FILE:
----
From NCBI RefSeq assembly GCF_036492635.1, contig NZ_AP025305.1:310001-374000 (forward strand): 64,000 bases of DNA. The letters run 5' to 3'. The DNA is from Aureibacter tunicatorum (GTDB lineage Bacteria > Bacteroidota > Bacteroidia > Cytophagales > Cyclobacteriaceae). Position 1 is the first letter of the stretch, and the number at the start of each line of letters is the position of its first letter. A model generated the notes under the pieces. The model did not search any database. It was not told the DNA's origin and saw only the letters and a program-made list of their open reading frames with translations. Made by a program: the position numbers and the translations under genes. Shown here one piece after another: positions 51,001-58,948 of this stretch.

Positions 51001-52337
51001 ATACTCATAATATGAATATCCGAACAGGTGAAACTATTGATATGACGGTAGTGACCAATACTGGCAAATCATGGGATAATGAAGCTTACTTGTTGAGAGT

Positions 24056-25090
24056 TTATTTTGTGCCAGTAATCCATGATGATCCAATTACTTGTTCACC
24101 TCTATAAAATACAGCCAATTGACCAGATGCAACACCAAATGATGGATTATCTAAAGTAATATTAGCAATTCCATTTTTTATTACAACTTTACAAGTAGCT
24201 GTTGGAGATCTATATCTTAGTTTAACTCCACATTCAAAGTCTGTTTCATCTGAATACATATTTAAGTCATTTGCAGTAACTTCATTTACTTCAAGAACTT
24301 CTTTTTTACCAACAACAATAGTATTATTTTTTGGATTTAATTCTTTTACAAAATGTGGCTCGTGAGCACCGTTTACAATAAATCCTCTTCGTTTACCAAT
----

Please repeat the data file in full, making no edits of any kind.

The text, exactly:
From NCBI RefSeq assembly GCF_036492635.1, contig NZ_AP025305.1:310001-374000 (forward strand): 64,000 bases of DNA. The letters run 5' to 3'. The DNA is from Aureibacter tunicatorum (GTDB lineage Bacteria > Bacteroidota > Bacteroidia > Cytophagales > Cyclobacteriaceae). Position 1 is the first letter of the stretch, and the number at the start of each line of letters is the position of its first letter. A model generated the notes under the pieces. The model did not search any database. It was not told the DNA's origin and saw only the letters and a program-made list of their open reading frames with translations. Made by a program: the position numbers and the translations under genes. Shown here one piece after another: positions 51,001-58,948 of this stretch.

Positions 51001-52337
51001 ATACTCATAATATGAATATCCGAACAGGTGAAACTATTGATATGACGGTAGTGACCAATACTGGCAAATCATGGGATAATGAAGCTTACTTGTTGAGAGT

Positions 24056-25090
24056 TTATTTTGTGCCAGTAATCCATGATGATCCAATTACTTGTTCACC
24101 TCTATAAAATACAGCCAATTGACCAGATGCAACACCAAATGATGGATTATCTAAAGTAATATTAGCAATTCCATTTTTTATTACAACTTTACAAGTAGCT
24201 GTTGGAGATCTATATCTTAGTTTAACTCCACATTCAAAGTCTGTTTCATCTGAATACATATTTAAGTCATTTGCAGTAACTTCATTTACTTCAAGAACTT
24301 CTTTTTTACCAACAACAATAGTATTATTTTTTGGATTTAATTCTTTTACAAAATGTGGCTCGTGAGCACCGTTTACAATAAATCCTCTTCGTTTACCAAT